Evolution of Work

Covid-19

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How Covid-19 is driving digital transformation

Covid-19 has certainly forced a lot of change, very rapidly. Both in the business and consumer spheres, the virtual world has become increasingly important as physical equivalents remain problematic.
The move to remote working has accelerated digital transformation, particularly in the customer service area where tools like chatbots were becoming commonplace before the pandemic. As people are forced to use digital, rather than physical channels, the increased volumes have challenged human support and service staff.

Ryan Falkenberg, co-CEO of CLEVVA, says “Customers are avoiding human contact and are not going to stores/branches, as a result. They’re going online. Historically, online as a channel has just been about information support through chatbots and the like. If you wanted something done, you needed to engage a human who could understand your context, their context, their rules and so on, and we can’t do that right now. Not to the scale needed.”
Ryan Falkenberg, co-CEO of CLEVVA

The banks, for example, have been overwhelmed by applications for Covid-19 relief. The best they have been able to do under the circumstances is to develop an intelligent form for customers to fill in. The problem is that the form then goes to a human to check the applicant's account and see if they qualify and then kick off a process to approve or reject it and execute (if applicable).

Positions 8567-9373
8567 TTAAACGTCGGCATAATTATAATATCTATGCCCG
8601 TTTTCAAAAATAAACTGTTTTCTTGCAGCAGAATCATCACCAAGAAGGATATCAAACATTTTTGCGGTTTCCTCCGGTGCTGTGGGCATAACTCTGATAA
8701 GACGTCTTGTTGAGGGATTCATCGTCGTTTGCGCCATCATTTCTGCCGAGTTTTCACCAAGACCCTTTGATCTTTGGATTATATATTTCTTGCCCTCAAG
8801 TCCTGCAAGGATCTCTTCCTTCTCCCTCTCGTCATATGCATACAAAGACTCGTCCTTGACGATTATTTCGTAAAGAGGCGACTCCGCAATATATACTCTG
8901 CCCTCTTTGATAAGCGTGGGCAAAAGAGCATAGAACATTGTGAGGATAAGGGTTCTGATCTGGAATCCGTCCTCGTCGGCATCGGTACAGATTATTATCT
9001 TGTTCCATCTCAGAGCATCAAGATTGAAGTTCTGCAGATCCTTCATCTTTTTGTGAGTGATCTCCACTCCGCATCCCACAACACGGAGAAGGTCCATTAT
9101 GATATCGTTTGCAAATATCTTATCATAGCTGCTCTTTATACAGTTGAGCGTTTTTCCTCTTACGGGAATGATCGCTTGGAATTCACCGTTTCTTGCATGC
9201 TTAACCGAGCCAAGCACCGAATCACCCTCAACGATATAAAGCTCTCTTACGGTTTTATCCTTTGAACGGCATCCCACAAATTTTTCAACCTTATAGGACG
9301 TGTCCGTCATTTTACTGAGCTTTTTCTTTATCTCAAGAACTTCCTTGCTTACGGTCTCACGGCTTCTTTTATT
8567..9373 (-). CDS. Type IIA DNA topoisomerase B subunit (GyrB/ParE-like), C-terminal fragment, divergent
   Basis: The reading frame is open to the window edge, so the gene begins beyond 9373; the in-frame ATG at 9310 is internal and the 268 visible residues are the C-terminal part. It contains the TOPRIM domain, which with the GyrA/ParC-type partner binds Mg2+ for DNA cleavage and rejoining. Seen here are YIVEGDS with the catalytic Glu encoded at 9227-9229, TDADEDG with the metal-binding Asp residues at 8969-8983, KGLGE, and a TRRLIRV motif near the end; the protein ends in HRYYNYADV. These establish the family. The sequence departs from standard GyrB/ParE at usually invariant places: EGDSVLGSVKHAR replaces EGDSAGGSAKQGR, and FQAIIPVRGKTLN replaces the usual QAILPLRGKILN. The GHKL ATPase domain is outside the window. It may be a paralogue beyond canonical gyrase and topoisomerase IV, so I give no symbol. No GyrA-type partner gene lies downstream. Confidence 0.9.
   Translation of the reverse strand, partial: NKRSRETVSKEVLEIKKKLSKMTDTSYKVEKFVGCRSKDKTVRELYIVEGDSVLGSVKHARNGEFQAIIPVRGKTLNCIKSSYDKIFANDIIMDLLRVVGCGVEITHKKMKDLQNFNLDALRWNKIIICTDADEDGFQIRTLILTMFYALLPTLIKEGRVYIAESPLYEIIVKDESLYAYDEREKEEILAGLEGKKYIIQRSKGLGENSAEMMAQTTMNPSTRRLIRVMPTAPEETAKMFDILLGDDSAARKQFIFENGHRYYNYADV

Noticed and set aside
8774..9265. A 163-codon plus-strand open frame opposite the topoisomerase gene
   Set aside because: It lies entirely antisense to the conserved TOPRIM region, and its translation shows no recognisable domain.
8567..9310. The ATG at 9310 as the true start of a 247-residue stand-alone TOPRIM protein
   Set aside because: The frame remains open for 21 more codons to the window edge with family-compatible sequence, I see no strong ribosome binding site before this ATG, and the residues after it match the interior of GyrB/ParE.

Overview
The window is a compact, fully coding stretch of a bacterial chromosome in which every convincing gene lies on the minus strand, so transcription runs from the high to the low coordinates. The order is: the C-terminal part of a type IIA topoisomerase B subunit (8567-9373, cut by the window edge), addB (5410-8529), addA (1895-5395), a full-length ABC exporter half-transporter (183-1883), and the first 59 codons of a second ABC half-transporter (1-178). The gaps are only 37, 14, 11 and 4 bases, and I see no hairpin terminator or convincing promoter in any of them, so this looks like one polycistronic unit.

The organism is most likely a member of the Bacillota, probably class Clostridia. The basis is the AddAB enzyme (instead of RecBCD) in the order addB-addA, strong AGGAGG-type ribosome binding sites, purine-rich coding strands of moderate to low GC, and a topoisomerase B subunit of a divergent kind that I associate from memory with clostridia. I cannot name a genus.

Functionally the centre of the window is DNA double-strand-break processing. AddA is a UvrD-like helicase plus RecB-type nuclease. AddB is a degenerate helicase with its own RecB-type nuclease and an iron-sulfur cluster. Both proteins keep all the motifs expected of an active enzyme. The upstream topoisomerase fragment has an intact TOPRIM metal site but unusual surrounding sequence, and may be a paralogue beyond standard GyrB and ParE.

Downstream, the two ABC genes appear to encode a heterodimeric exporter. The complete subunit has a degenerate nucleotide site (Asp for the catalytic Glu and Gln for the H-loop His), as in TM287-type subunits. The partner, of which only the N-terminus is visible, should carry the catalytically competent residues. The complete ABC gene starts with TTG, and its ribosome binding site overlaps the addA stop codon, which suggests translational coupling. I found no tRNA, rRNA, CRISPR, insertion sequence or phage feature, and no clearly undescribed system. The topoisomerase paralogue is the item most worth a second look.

“The banks have gotten an avalanche of requests and as a result have to accelerate a part of their digital transformation and rapidly roll out digital experts that can ask the right questions of applicants, go into the system, check the account status, approve/decline online in one go, and execute,” comments Falkenberg.

And what's more, these digital experts have to perform in a consistent, compliant and context-relevant way, every time.

“That's quite a tall order,” says Falkenberg, plus these assistants need work seamlessly with resulting back-office systems.

“Companies have realised that to get straight through processing working, they have to solve the front office issue. Simple digital assistants and online capture forms don’t crack it anymore. Customers want to deal with a digital expert capable of not only diagnosing their issue or need and advising them of a context-relevant solution but also executing the resulting actions so the job gets done there and then.”

This means digital self-service is rapidly transitioning away from performing like an information hub to offering customers a one-touch transaction and advisory service. And with the help of digital workers, this transformation is now possible without having to pull out all the existing plumbing.
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